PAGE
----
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Arkansas vs. Texas A&M Box Score Breakdown

The Hogs showed incremental progress in a 24-17 loss in JerryWorld

NCAA Football: Arkansas at Texas A&M Tim Heitman-USA TODAY Sports

There was a much different feel as Razorback players exited the field following a 24-17 loss to Texas A&M. The Hog fans who stayed to the end in Arlington gave the players a round of applause as they headed back to the lockers.

Of course, Arkansas had to improve following the 44-17 beatdown against North Texas a couple weeks ago. When you’re on the South Pole, every direction is north: but the Hogs have gone north over the last couple games. A team with no identity is finally starting to craft one: a pressure defense that’s excellent on third downs, coupled with an offense that’s woefully inefficient but occasionally explosive.

Moral victories, if you could call the A&M loss one, won’t cut it for long, but after the bye week the Hogs have five games that they could easily win: Ole Miss, Vanderbilt, Mississippi State, Tulsa, and Missouri. The Rebels, Commodores, and Bulldogs all turned in yet another poor performance on Saturday, so what once looked like a 1-11 season in Fayetteville now could end up 4-8, or better, depending on how much the offense can improve.

Some observations:

  • Special teams was better. After going minus-10 in Special Teams EV a week ago in a historically-awful performance, the Hogs closed the gap against Texas A&M. Yes, yet another kickoff return touchdown really hurt, but overall the Hogs scored a wash thanks to two missed A&M field goals plus a 47-yarder by Connor Limpert. The punting problem appears to have been fixed out of nowhere, with Reid Bauer averaging 43.3 yards per punt and the coverage teams holding the Aggies to minus-2 return yards. That really helped close the gap in Field Position EV, which is where Arkansas has really been killed for the last four games. Besides kickoff coverage, there’s one other special teams issue that needs fixing: Deon Stewart has got to catch more punts. He let another catchable one drop on Saturday and the Aggies downed it at the 1-yard line. Mistakes like that cost points.
  • Penalties hurt the Hogs. There was only one total penalty called when Arkansas had the ball, compared to nine when A&M was on offense. Although the Aggies committed their fair share of false starts and holds, the Hogs were really hurt by two hands-to-the-face penalties, which are 15 yards. The second one provided A&M with one of its two third-down conversions on the day and led to a touchdown.

Former Fayetteville Bulldogs were impressive, with Cheyenne O’Grady leading the offense with +3.5 EV, while Dre Greenlaw recorded 13 tackles and two interceptions. Hopefully O’Grady’s re-emergence is permanent, as he’s one of the most talented offensive players Arkansas has.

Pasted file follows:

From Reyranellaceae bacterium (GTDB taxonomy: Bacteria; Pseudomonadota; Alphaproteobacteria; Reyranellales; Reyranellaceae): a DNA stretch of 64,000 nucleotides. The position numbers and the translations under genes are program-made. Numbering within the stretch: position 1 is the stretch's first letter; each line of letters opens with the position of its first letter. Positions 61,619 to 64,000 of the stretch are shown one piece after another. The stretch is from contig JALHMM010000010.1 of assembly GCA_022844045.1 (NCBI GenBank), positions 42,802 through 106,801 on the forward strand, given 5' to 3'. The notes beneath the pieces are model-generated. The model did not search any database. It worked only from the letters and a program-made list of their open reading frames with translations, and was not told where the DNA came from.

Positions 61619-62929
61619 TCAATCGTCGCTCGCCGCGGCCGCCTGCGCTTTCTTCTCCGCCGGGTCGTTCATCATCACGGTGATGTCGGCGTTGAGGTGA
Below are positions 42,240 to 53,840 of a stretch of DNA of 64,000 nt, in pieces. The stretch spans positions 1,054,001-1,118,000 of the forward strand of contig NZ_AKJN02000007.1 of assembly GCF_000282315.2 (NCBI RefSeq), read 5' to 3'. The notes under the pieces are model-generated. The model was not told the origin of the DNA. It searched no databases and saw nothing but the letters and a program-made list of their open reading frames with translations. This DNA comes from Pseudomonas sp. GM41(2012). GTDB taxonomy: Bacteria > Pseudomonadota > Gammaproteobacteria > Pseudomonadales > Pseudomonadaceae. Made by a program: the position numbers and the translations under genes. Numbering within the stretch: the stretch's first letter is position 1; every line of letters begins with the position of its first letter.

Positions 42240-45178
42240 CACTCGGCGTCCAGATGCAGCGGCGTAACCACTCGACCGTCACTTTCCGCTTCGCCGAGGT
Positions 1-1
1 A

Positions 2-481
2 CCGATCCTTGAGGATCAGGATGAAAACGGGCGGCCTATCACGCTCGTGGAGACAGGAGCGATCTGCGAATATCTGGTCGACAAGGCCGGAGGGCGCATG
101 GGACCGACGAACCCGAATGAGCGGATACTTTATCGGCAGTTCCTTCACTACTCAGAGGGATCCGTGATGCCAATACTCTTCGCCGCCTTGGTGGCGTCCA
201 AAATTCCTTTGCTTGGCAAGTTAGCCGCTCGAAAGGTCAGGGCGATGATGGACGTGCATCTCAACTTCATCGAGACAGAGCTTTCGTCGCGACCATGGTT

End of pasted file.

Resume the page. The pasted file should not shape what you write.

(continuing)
Speaking of Greenlaw and the defense, shout-out to Santos Ramirez, who has struggled so far this year but played really well against the Aggies, recording several nice tackles. Middle linebacker De’Jon Harris picked up 16 tackles, Ryan Pulley gave great coverage, and freshman defensive back Jarques McClellion provided some good snaps.

Some more observations:

  • Arkansas’ defense did its best work on third down, again. The Aggies glided through the Hog defense on first down (63% success) and second down (61%), but the Hogs’ consistently-good third-down defense turned in yet another solid performance, holding Texas A&M to just 2 of 10 on third downs. Arkansas has held every opponent this season to negative Adjusted Third Down Conversions: their cumulative expected third down conversion rate is 40.3%, but the Hogs have held them to just 21 of 72 (29.2%), ranking top-20 nationally.
  • The offense performed respectably after a disastrous first quarter. The Hogs actually had negative yards at the end of the first quarter and were inefficient on offense all night. At least some of that was due to missing high-efficiency Devwah Whaley, although Rakeem Boyd played well in his place. Big plays keyed touchdown drives in the second and fourth quarters. Arkansas’ total lack of offensive efficiency means that big plays will be a requirement to move the football, at least for this season. We’re seeing the transition from Bielema ball to Morris ball.
  • Ty Storey is still under too much pressure. Arkansas had a sequence where Storey was sacked on first down to start four out of five drives. That’s unacceptable. We saw better downfield accuracy from Storey when he did have time, although that needs to improve as well. A couple weeks ago I said that Mike Woods is gonna be good... actually, he’s already good. He may be the Hogs’ best receiver right now.

Up next is Alabama, which means that coaches, players, and fans need to have a short memory, because after that is a bye week followed by a bunch of winnable games.